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A Brief History of Estate Taxes Thumbnail

A Brief History of Estate Taxes

Since the inception of the United States, federal estate taxes have played a crucial role in providing funding for the federal government. The earliest form of such taxation can be traced back to 1797 when Congress introduced a system of federal stamps. These stamps were required on all wills presented for probate whenever property, including land and homes, was transferred between generations. The revenue generated from these stamps was utilized to bolster the Navy during an undeclared war with France, which commenced in 1794. With the conclusion of the crisis in 1802, the tax was subsequently repealed.1

Estate taxes resurfaced during the lead-up to the Civil War. In 1862, the Revenue Act was passed, encompassing an inheritance tax that encompassed transfers of personal assets. Four years later, Congress made amendments to the Revenue Act, introducing a tax on real estate transfers and raising the rates for inheritance taxes. As with the previous instance, once the war concluded, the Act was repealed.1

In 1898, a federal legacy tax was proposed as a means to generate revenue for the Spanish-American War. This tax system, which featured graduated tax rates based on the size of the estate, served as a precursor to the contemporary estate taxes. However, the legacy tax was repealed in the same year that the war ended, 1902.1

Nonetheless, in 1913, the ratification of the 16th Amendment to the Constitution granted Congress the authority to impose taxes on incomes from any source. This amendment laid the foundation for the Revenue Act of 1916, which established an estate tax that has, in various forms, been an integral part of American history ever since.1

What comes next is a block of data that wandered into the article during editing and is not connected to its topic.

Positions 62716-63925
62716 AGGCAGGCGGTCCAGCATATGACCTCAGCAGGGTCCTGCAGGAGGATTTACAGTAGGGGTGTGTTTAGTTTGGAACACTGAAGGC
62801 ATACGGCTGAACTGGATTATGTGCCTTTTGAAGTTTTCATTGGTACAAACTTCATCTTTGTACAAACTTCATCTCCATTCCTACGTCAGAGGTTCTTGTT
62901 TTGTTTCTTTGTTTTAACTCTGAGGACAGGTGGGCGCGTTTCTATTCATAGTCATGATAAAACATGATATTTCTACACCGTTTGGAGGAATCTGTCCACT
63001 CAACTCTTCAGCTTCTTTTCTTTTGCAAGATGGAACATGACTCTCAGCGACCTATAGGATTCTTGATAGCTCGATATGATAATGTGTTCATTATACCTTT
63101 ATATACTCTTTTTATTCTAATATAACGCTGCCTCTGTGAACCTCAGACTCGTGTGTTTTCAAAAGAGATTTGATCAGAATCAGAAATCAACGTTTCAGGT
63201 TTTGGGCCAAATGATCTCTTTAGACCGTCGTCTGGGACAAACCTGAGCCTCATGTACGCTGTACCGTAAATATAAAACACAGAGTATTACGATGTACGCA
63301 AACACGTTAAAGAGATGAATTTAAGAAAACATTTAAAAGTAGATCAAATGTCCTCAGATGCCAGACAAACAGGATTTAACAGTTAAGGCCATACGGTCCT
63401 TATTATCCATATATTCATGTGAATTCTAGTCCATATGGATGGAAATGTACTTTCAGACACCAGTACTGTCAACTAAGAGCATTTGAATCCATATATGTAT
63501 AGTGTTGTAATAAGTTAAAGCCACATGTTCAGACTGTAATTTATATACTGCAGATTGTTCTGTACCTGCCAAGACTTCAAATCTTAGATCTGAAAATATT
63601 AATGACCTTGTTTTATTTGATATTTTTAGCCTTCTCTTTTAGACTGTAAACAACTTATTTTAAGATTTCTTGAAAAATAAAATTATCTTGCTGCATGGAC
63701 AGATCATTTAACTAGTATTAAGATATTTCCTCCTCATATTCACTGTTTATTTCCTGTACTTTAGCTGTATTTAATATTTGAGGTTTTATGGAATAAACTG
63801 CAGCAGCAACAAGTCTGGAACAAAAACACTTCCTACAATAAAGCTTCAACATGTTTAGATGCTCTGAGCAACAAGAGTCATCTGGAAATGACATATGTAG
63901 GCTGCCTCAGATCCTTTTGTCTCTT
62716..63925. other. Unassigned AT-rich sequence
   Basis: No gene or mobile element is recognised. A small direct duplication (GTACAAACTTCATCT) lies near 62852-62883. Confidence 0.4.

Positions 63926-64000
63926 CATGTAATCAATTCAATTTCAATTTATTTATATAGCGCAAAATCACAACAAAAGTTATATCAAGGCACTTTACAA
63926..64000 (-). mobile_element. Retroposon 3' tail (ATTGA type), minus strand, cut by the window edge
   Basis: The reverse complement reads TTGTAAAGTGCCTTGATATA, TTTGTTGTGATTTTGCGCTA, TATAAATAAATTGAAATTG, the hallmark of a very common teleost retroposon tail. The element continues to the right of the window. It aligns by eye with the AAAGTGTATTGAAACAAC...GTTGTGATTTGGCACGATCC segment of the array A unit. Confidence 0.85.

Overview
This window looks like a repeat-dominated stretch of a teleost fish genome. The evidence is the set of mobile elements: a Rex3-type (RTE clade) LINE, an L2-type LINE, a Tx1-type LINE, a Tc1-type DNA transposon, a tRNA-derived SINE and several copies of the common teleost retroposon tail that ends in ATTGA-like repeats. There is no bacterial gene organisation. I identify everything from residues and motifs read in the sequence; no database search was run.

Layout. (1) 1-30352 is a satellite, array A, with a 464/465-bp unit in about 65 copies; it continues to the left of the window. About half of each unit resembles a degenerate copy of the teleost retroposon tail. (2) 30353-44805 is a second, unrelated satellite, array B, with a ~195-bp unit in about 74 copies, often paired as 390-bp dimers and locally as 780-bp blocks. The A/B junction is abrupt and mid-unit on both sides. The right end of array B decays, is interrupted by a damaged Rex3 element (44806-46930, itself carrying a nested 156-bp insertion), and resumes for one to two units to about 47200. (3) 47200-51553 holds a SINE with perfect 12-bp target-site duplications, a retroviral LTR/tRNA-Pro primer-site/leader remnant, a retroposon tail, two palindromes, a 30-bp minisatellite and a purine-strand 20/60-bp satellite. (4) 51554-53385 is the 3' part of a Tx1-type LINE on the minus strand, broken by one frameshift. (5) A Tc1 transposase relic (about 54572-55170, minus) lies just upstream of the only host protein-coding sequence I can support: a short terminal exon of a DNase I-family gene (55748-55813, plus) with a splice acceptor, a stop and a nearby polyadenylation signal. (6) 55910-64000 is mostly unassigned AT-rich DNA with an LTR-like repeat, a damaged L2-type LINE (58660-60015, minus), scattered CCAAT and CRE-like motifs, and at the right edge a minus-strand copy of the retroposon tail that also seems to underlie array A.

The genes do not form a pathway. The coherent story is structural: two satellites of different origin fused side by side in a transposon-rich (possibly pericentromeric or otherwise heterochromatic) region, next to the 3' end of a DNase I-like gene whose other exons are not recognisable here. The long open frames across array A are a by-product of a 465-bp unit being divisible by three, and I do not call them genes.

In 2010, there was a temporary expiration of the estate tax. However, in December of that year, Congress enacted the Tax Relief, Unemployment Insurance Reauthorization, and Job Creation Act of 2010. This legislation retroactively imposed tax provisions on all estates settled in 2010.2

In 2012, the American Tax Relief Act made the estate tax a permanent fixture in the tax code.3

Further adjustments to the estate tax rules were made as part of the 2017 Tax Cuts and Jobs Act. The estate tax exemption was increased to $11.2 million, doubling the previous amount of $5.6 million. Married couples were now able to transfer up to $22.4 million to their heirs without incurring estate taxes. As of 2023, the exemption rate has risen to $12.92 million per individual (and $25.84 million for married couples). It's important to note that the provisions of the Act are set to expire in 2025. If you have concerns or uncertainties about your estate planning strategy, it may be a prudent time to review and reassess your current approach.4,5

  1. https://www.irs.gov/newsroom/historical-highlights-of-the-irs
  2. https://www.congress.gov/bill/111th-congress/house-bill/4853
  3. https://www.congress.gov/bill/112th-congress/house-bill/8
  4. https://www.irs.gov/newsroom/tax-cuts-and-jobs-act-a-comparison-for-businesses
  5. https://www.irs.gov/businesses/small-businesses-self-employed/estate-tax